Would David Blatt's Coaching Style Fit The New York Knicks?

 
Source: cbssports.com


A number of reports are circulating that suggest that, among others being considered, former Cleveland Cavaliers coach David Blatt is generating some interest in regards to the head coaching position of the New York Knicks. While the position isn't necessarily completely vacant yet; interim coach and Phil Jackson cohort Kurt Rambis is also being said to be considered for the full-time job, it would appear that the Knicks are at least reaching out to likely personnel. Blatt is an interesting consideration for head coaching choice, but one that I definitely think is worth considering. Not for his lack of achievement in Cleveland, but what he was able to accomplish in the European league, and what elements he brought to those teams that maybe we didn't get to see amidst all the Lebron-blustering.

It's worth noting firstly, that the style of coaching that brought Blatt his most success in the Euroleague was one of significant rotation; something that San Antonio and Gregg Popovich devotees will already be familiar with. In the most recent year when the Blatt-coached Maccabi Tel Aviv squad won the Euroleague championship, they did so using a 10-man rotation, with all 10 players receiving significant playing time.

As we saw in that 2014 San Antonio team and last year's Warriors, teams are considering bench depth to be more and more critical to their success, and coaches who know how to effectively utilise said depth will be worth their weight in gold in the coming years. It's not the first time Blatt's coaching style has drawn comparisons to Popovich either. After the Blatt-coached Russian national team won gold at the 2007 EuroBasket, Tournament-MVP Andrei Kirilenko told the Russian media that Blatt "gave everybody a chance to feel that he is important and the result of the team depends on each player".

This is only my opinion, but just the fact that Blatt has demonstrated himself to be a highly-adaptable coach who values depth screams that he is the shot in the arm that the Knicks so desperately need. After a season of watching Porzingis riding the bench for 20 minutes at a time, set-in-stone rotations and god knows how many Arron Afflalo iso post-ups, I give my left thumb for a coach whose gameplan is at least FLEXIBLE.

Now, let's take a look at his offense.

Blatt is mostly known (at Maccabi Tel Aviv, at least) for running variations on the Princeton offense. Which makes sense, as Blatt played point guard for the creator of the Princeton offense, Pete Carril, while attending Princeton. The hallmarks of the Princeton offense are a 1-in 4-out matchup that emphasises passing until a mismatch is created, with backdoor cutters and outside-shooters working in tandem to create havoc for help defense. One of the biggest reasons for running the Princeton offense is to nullify the superior athletic ability that certain opposing teams may have: the Princeton offense can often be slow-developing, with sometimes 8 or 9 passes occurring before a shot attempt.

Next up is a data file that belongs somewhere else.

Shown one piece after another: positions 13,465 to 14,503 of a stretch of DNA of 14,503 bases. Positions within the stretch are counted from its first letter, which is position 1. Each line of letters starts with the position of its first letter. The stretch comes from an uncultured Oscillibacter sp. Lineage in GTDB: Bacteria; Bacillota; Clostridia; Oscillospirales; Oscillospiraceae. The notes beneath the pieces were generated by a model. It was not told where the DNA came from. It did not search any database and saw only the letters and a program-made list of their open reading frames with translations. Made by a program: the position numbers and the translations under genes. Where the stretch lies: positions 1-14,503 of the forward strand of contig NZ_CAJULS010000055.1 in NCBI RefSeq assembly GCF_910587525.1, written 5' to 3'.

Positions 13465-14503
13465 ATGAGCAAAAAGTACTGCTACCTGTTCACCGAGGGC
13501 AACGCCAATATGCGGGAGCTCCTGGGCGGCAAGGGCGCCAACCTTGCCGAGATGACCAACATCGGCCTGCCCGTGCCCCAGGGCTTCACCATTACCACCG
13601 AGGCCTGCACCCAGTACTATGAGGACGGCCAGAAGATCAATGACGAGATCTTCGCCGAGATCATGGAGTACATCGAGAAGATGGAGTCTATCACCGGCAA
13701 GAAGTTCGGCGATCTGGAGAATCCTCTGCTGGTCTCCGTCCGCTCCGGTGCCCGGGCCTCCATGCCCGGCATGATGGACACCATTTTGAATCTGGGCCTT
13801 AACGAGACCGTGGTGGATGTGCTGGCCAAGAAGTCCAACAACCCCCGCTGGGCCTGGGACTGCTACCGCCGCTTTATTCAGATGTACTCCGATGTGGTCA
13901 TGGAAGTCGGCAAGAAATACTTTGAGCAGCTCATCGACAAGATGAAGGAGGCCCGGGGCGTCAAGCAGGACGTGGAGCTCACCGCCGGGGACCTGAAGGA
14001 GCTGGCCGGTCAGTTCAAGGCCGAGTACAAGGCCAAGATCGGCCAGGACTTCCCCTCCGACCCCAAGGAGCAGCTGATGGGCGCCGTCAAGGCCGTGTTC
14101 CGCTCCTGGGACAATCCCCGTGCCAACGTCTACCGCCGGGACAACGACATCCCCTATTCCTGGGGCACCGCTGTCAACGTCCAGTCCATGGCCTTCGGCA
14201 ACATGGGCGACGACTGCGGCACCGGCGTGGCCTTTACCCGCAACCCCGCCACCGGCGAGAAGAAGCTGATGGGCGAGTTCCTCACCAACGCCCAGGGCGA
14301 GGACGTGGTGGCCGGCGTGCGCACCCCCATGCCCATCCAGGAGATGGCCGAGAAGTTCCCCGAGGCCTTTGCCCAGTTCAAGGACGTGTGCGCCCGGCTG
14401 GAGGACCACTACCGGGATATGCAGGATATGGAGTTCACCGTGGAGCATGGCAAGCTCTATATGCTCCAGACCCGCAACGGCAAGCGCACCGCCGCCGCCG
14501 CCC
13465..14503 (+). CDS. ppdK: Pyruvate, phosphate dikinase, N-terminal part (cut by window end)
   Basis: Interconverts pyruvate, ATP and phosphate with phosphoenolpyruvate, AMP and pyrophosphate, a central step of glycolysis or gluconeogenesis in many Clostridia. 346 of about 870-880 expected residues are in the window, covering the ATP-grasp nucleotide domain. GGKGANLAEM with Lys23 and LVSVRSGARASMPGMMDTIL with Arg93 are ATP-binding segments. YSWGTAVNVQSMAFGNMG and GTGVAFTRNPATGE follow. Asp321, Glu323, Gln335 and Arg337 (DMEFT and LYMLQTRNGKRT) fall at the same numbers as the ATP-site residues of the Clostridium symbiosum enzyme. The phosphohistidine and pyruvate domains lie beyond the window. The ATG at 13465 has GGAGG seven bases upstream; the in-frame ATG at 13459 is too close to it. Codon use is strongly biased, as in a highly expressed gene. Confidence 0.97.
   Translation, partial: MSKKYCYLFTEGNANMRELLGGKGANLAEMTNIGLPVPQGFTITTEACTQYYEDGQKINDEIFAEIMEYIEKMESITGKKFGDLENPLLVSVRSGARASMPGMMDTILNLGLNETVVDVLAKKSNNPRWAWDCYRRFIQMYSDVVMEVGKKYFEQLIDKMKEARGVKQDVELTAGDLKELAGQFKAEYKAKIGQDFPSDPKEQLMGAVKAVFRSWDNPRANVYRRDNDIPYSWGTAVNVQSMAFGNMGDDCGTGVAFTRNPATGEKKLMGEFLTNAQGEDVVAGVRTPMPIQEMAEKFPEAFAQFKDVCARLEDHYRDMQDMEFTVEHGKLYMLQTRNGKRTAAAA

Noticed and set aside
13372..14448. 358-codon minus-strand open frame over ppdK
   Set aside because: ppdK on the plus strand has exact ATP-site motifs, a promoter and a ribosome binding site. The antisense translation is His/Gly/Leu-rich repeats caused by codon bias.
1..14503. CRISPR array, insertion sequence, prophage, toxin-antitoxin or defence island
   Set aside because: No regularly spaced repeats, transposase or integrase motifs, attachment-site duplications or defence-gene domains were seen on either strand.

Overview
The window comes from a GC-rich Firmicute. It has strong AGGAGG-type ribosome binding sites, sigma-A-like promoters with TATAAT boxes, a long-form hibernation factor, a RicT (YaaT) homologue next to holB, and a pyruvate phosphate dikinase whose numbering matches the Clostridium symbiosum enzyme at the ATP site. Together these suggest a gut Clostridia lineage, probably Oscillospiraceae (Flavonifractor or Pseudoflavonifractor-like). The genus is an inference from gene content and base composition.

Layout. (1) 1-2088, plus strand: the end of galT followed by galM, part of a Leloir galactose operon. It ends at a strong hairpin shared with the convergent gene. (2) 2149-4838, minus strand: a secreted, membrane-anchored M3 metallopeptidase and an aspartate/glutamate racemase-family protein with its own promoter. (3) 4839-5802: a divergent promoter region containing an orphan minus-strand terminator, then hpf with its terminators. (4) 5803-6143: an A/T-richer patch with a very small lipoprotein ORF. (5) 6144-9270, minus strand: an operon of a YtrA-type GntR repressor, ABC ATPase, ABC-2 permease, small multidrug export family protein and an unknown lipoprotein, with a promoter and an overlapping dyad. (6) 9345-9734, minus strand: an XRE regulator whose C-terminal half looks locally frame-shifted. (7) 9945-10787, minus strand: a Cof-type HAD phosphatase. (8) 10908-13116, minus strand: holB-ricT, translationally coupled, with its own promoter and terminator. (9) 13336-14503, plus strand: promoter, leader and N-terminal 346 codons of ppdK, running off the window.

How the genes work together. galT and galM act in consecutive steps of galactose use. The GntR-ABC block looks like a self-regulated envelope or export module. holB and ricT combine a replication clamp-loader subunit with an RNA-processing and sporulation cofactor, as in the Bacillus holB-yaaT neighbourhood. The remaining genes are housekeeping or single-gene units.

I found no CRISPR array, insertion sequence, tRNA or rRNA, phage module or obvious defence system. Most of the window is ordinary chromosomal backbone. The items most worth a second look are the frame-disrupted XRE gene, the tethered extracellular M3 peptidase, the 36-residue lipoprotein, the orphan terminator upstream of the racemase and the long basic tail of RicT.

Currently, I can't think of anyone in the Knicks starting line-up who exemplifies "superior athletic ability". Carmelo, who I still feel is a great player and leader on this Knicks team, is declining physically and our future in Porzingis, who definitely demonstrated some hops this year, is still at the stage where he can be pushed around at times. It just makes sense to employ an offensive system that would play to those non-athletic strengths.

At this point, it goes without saying that Blatt was shackled somewhat in his coaching tenure at Cleveland by ego management. What we would've seen in Cleveland, if not for the antics of Lebron, might've actually been quite similar to the Adelman-coached Sacramento teams of the early-2000's that also heavily utilised the Princeton offense. Now, i'm not saying that hiring David Blatt as coach would solve every problem the Knicks have, but it absolutely would demonstrate that Phil Jackson and the Knicks are not chained to the idea of the triangle, and by playing to each player's strengths rather than enforcing a potentially-archaic system, they WILL become a better team.


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